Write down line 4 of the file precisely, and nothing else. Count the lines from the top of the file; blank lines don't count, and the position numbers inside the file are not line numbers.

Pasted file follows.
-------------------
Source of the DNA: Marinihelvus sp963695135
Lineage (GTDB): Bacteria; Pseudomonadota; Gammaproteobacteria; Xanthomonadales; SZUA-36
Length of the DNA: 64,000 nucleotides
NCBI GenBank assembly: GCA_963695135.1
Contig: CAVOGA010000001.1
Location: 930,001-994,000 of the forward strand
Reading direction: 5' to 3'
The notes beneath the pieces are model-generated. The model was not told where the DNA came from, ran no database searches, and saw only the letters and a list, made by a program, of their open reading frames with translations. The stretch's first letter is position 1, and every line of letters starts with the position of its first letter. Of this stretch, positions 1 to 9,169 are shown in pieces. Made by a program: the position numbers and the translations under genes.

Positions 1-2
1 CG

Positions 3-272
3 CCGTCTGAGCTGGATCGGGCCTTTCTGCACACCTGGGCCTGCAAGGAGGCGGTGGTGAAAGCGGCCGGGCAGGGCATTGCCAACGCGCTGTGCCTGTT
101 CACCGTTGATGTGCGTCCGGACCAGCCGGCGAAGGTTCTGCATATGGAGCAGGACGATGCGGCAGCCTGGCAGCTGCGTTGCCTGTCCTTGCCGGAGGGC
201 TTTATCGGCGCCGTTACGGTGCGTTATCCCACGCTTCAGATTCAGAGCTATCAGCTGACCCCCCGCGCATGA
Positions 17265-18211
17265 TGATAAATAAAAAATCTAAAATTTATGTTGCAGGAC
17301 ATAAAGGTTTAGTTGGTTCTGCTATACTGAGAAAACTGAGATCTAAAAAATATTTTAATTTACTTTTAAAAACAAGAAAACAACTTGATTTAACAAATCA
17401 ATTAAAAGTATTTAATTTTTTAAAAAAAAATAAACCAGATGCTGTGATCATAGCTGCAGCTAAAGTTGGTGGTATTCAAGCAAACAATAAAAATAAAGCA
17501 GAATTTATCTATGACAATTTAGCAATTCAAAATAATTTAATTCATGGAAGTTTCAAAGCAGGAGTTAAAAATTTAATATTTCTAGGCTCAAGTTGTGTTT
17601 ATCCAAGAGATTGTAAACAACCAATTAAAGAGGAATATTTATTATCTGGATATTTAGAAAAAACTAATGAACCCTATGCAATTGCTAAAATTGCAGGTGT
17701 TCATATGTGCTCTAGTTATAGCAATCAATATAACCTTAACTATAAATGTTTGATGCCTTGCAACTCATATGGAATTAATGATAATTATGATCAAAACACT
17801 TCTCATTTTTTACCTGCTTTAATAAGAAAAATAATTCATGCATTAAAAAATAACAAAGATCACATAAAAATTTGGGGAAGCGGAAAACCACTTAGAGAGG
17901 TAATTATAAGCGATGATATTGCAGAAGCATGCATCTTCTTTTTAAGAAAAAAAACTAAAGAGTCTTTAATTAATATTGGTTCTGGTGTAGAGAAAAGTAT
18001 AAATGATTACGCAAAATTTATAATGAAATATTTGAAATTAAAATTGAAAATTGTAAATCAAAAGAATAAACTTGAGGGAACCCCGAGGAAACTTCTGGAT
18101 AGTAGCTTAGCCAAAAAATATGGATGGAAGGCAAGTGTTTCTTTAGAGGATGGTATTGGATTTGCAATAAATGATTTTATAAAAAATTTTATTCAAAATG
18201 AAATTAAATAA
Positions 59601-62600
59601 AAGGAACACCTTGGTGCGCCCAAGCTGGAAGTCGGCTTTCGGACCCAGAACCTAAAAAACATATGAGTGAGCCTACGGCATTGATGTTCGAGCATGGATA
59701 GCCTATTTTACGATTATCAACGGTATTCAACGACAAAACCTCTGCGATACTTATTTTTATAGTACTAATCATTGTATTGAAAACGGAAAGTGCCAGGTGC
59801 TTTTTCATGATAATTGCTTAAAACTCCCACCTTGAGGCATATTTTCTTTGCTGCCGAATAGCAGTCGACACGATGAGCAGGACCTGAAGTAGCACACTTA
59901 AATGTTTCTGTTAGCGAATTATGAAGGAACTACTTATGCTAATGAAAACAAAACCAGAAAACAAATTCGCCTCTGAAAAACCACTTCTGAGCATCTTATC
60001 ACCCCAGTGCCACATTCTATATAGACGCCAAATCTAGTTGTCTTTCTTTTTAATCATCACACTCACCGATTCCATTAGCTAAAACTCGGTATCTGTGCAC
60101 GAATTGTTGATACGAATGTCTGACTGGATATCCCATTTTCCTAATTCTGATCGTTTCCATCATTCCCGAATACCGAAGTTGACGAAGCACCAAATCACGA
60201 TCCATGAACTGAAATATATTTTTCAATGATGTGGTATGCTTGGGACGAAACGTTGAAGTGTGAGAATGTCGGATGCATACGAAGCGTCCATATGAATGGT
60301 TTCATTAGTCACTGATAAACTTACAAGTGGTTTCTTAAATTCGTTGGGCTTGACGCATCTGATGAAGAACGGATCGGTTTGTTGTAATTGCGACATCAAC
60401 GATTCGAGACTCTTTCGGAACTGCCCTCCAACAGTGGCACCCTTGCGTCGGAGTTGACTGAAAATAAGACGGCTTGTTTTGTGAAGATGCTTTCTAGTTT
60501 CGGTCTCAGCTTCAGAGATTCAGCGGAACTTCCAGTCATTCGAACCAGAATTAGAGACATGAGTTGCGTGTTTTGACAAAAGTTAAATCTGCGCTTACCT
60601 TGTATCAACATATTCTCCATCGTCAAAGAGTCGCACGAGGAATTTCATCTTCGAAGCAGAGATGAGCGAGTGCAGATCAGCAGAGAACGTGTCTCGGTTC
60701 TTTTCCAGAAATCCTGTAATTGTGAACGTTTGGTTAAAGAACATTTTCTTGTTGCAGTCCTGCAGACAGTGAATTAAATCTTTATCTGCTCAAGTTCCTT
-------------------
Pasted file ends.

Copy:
NCBI GenBank assembly: GCA_963695135.1